“No generation before now has had so many of its members simultaneously living in, between, and among countless cultural worlds as is happening today.”                       Lois Bushong (2013)

Just some of the 50+ terms for CCKs – Image courtesy of Prof. Ann Baker Cottrell (FIGT 2017)

The Cross Cultural Kid

“A Cross Cultural Kid (CCK) is a person who is living/has lived in – or meaningfully interacted with – two or more cultural environments for a significant period of time during the first eighteen years of life.” Ruth van Reken 2017

CCK circle
Image courtesy of Ruth van Reken (FIGT 2017)

At the 2017 Families in Global Transition Conference (FIGT) in The Hague, Netherlands, Ruth van Reken elaborated on the term Cross Cultural Kid. Children are often in more than one of these circles at the same time. (e.g. A traditional TCK who is also from a minority group; a child of immigrants whose parents are from two different cultures, etc.) This helps us understand the growing complexity of the issues we face in our changing world . The term Cross Cultural Kid is the umbrella name for many variations of CCKs including:

Domestic Cross Cultural Kid

A child “whose parents have moved in and among various subcultures within that child’s home country.” (Pollock & Van Reken, 2009) This may be from the rural subculture to the city, from the subculture in one city to the subculture on the other side of that city, from a Capital city’s subculture to the subculture of another Capital city or from one State to another. Domestic TCKs are moving across cultures, they just happen to be within one country’s border.

Educational Cross Cultural Kid

A child who moves between educational cultures such as from the eastern educational culture to the western educational culture or vice versa. In this category I also include students moving from living at home and attending the local school to living in the school boarding house and experiencing a new educational culture.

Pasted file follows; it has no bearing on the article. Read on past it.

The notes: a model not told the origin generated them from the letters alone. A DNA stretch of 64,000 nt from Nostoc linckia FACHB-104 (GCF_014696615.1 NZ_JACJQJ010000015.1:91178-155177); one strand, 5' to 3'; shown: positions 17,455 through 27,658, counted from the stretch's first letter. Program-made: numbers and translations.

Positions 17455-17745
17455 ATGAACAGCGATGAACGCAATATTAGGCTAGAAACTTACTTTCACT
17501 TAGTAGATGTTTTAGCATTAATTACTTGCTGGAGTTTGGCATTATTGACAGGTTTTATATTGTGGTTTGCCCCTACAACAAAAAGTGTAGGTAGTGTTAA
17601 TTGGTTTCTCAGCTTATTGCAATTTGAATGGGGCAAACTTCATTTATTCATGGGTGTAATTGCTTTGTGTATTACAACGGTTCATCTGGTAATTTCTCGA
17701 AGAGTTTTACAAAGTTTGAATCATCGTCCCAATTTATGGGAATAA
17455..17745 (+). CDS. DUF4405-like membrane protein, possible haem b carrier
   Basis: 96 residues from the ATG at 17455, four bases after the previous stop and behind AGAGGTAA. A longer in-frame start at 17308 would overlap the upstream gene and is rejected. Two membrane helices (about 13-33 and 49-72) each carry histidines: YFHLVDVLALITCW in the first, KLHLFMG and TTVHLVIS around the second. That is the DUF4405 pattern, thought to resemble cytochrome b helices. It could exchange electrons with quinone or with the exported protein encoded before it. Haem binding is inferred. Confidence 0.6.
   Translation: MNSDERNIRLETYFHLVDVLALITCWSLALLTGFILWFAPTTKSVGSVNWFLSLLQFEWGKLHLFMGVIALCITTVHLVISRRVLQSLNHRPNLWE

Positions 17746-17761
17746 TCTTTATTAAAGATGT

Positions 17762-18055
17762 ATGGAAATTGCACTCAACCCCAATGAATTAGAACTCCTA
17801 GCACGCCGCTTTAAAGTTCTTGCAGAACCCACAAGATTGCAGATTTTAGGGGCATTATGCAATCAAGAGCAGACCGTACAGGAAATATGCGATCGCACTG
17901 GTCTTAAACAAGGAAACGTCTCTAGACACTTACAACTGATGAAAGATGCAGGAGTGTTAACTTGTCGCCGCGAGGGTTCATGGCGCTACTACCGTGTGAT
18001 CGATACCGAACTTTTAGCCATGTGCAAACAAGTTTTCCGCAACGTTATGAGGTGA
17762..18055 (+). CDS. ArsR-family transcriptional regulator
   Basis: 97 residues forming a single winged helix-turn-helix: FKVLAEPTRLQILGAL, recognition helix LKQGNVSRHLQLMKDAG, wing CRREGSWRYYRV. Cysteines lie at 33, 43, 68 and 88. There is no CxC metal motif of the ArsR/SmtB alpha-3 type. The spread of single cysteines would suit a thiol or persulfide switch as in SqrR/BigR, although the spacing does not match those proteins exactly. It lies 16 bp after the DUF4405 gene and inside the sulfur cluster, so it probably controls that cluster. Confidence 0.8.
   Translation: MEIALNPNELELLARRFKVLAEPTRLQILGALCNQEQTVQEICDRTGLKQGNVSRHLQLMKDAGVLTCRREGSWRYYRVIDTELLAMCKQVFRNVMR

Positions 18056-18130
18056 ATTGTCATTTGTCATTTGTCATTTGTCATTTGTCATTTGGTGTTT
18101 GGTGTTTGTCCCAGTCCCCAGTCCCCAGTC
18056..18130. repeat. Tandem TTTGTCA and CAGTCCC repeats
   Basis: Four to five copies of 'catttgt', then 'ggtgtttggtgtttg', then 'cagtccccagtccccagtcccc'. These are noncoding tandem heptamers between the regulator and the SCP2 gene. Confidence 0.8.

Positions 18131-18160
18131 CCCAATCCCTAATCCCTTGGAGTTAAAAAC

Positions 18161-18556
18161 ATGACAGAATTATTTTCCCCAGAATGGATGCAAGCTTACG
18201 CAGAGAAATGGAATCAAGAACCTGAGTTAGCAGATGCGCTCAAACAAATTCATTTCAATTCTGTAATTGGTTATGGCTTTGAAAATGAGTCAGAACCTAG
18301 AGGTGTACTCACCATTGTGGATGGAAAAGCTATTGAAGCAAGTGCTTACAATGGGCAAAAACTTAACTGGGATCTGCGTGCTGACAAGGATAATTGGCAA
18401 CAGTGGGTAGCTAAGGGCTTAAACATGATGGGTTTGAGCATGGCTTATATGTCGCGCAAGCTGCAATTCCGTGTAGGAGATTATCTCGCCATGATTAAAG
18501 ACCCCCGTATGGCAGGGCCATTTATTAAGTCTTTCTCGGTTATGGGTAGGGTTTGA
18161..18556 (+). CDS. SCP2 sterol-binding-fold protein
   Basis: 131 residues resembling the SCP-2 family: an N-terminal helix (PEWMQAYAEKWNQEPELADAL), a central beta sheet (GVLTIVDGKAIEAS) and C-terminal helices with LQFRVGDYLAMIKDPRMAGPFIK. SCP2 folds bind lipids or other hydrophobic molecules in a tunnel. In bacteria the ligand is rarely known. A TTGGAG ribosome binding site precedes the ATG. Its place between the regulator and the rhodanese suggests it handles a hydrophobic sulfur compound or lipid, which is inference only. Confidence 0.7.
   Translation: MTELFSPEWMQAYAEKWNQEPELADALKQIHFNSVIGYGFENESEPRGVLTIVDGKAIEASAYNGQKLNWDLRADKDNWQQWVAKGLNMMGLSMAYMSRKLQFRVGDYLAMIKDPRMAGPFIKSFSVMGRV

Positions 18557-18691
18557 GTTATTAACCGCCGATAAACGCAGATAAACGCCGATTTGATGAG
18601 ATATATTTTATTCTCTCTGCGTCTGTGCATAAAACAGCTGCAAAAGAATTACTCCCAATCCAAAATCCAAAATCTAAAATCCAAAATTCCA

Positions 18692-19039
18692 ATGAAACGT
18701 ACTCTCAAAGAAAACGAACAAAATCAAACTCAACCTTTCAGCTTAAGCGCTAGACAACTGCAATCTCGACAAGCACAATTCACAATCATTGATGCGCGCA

Bi/Multi-cultural or Bi/Multi-racial Children  

Children born to parents from at least two cultures or races.                          

Children of Borderlanders      

Children living on or near the border between two countries, perhaps living in one country and going to school in another country.

Children of Immigrants 

Children whose parents have made a permanent move to a new country where they were not originally citizens. 

Children of Minorities 

Children whose parents are from a racial or ethnic group which is not part of the majority race or ethnicity of the country in which they live.         

Children of Refugees 

Children whose parents are living outside their original country or place due to unchosen circumstances such as war, violence, famine, other natural disasters                                

International Adoptees 

Children adopted by parents from another country other than the one of that child’s birth

Traditional Third Culture Kids

Have you heard the term “Third Culture Kids?” What is a Third Culture Kid (TCK)? Before we can answer that question we need to ask “what is the Third Culture?” which therefore, creates the obvious question of what are the first and second cultures?